Sandefur may choose to comment on this post; that's his prerogative. But he might want to wait until I've systematically exposed my views about rights, government, and governance in the followup post.
Tuesday, December 07, 2004
I was far too young on December 7, 1941, to understand what had happened on that awful day in American history. I remember September 11, 2001, all too well.
I am not by nature an empathic person. But on the morning of September 11, 2001, I immediately empathized with those Americans who -- 60 years earlier -- must have felt the kind of shock, fear, and rage that I felt when I saw and learned what 19 vicious fanatics had unleashed in New York, Virginia, and Pennsylvania. Now we are engaged in a war -- at home and abroad -- against the comrades and supporters of those 19 vicious fanatics.
Some Americans support that war but question the way our government is pursuing it. Other Americans wonder why we are engaged in that war or whether it is worth the cost. I will not try to persuade either of those groups, nor will I call them names. My thoughts, today, are aimed at those who have supported the war and the way the government is pursuing it, but who may be beginning to waver in the face of what the press portrays as adversity.
Don't lose heart. Don't fall victim to the post-Vietnam syndrome of American defeatism. I will explain.
Vietnam was the wrong war, in the wrong place, at the wrong time. But once we had committed our forces there, we should have fought to win, regardless of the amount of force required for victory. Why? Because our ignominious withdrawal from Vietnam changed the national psyche -- especially coming as it did within a generation of the stalemate in Korea. As a result of Vietnam, we went from believing that we could win any war we set our minds to win to believing that there wasn't a war worth fighting.
Our (incomplete) victory in the Gulf War of 1991 came so quickly and at so little cost that it didn't really reinvigorate America's military self-confidence. Our 1999 bombing campaign in Kosovo succeeded only in showing our willingness to win a quick victory (if it was that) in a situation that posed little or no threat to American forces.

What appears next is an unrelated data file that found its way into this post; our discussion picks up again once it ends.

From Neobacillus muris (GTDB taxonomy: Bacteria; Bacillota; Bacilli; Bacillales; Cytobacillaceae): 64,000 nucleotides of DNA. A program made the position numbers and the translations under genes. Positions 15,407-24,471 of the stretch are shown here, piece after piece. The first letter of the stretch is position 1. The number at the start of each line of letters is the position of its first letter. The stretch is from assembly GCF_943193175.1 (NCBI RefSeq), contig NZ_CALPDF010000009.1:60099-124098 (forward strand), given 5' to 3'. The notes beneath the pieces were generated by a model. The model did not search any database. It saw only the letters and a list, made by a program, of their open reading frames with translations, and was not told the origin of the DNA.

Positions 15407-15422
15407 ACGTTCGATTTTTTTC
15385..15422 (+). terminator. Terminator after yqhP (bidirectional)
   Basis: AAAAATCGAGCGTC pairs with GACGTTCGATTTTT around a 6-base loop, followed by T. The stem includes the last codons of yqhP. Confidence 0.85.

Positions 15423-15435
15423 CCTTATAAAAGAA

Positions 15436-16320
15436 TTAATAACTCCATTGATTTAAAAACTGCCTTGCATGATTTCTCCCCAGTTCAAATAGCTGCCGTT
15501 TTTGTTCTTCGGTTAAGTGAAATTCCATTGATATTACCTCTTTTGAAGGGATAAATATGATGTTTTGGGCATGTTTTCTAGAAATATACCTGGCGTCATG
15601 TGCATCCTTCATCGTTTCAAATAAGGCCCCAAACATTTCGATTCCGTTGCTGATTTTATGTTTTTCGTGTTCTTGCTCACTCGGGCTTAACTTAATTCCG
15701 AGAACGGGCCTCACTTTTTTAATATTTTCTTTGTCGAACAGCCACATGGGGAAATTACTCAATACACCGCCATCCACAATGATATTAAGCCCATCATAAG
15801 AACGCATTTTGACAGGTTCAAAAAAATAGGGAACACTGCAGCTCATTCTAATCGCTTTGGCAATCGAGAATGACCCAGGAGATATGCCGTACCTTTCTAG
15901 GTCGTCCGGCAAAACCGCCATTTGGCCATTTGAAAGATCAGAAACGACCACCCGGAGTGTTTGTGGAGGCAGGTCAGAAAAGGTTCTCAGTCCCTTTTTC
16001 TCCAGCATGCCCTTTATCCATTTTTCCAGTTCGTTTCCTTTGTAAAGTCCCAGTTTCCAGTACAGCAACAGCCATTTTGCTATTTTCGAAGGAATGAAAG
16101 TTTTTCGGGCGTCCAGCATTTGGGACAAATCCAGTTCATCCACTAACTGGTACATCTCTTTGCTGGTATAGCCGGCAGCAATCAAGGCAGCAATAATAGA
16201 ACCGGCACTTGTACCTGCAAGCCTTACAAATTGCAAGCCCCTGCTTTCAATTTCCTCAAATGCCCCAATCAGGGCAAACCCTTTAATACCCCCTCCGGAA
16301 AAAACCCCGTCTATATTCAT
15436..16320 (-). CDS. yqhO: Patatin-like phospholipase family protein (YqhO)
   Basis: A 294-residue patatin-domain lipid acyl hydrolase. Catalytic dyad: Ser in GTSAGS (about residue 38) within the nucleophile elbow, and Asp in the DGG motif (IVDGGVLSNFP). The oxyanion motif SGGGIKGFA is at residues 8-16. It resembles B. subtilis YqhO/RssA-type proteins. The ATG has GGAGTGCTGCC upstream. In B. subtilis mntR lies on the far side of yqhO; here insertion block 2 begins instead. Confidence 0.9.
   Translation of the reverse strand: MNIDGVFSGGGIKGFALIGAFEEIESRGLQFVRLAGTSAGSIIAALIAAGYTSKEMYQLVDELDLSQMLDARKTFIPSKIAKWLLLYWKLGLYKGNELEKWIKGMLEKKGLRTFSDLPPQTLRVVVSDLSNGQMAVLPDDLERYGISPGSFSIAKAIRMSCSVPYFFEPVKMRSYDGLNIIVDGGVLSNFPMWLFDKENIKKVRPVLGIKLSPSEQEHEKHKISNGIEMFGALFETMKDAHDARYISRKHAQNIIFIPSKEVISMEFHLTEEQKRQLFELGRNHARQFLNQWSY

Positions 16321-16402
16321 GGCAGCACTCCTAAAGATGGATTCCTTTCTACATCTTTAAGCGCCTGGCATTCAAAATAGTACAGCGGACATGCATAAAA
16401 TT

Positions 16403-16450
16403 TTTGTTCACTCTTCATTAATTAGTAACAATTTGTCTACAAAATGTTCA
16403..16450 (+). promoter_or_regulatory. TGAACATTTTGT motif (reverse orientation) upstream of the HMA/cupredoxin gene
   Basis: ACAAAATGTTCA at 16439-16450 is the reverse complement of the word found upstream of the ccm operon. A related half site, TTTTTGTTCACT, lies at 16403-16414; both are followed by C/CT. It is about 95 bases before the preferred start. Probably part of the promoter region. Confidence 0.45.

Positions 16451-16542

On the other hand, the new, defeatist American psyche -- which most of the mainstream press has been striving for 30 years to perpetuate -- manifested itself in our abrupt withdrawals from Lebanon (1983) and Somalia (1993) after the public saw "too many" body bags. Then there was our legalistic response to the 1993 World Trade Center bombing and our tepid military response to the 1998 bombings of the U.S. embassies in Kenya and Tanzania. The sum total of American actions in 1983, 1993, and 1998 -- coupled with the obvious ascendancy of American defeatism -- surely led Osama bin Laden to believe that he could accomplish his aims through a few spectacular terrorist attacks within the U.S., and the threat of more such attacks.
Thus, although we may be having a hard time in Iraq -- and the hard time may continue for a while -- we cannot back down. We must redouble our efforts to quell the insurgency and to build a stable Iraq. To do otherwise would be to admit that the American psyche remains defeatist. It would invite our enemies and potential enemies to take bold actions -- if not directly against us, then against our interests around the world. We would find it harder and harder to fight back, diplomatically and militarily, against increasingly emboldened enemies and rivals -- even if we had the will to fight back. Vital resources would become exorbitantly expensive to us, if we did not lose access to them altogether. America's economic and military might would descend together, in a death spiral, and with them -- very likely -- the remnants of domestic civility.
And that is how bin Laden will destroy America, if he can. And that is why we must persevere in Iraq.
Some argue that such scenarios are so unrealistic as to be unthinkable. Well, that's what English pacifists were saying about Hitler until 1939.
Then, there are those who profess to believe that America would be better off shorn of its economic and military might. They should reflect on the 1930s, when we were mired in the Great Depression and surrounded by a rising tide of totalitarianism.
Others, mimicking the one-worlders who dominated the conventional wisdom about foreign policy after the two world wars, suggest that our hubris foments hatred, hostility, and rivalry toward America . Their naïve notion -- based on hope rather than reality -- is that we would court less trouble and find more support by suppressing our sovereign pride and adapting our values, interests, and policies to those of "the international community." Those who think that should consider this: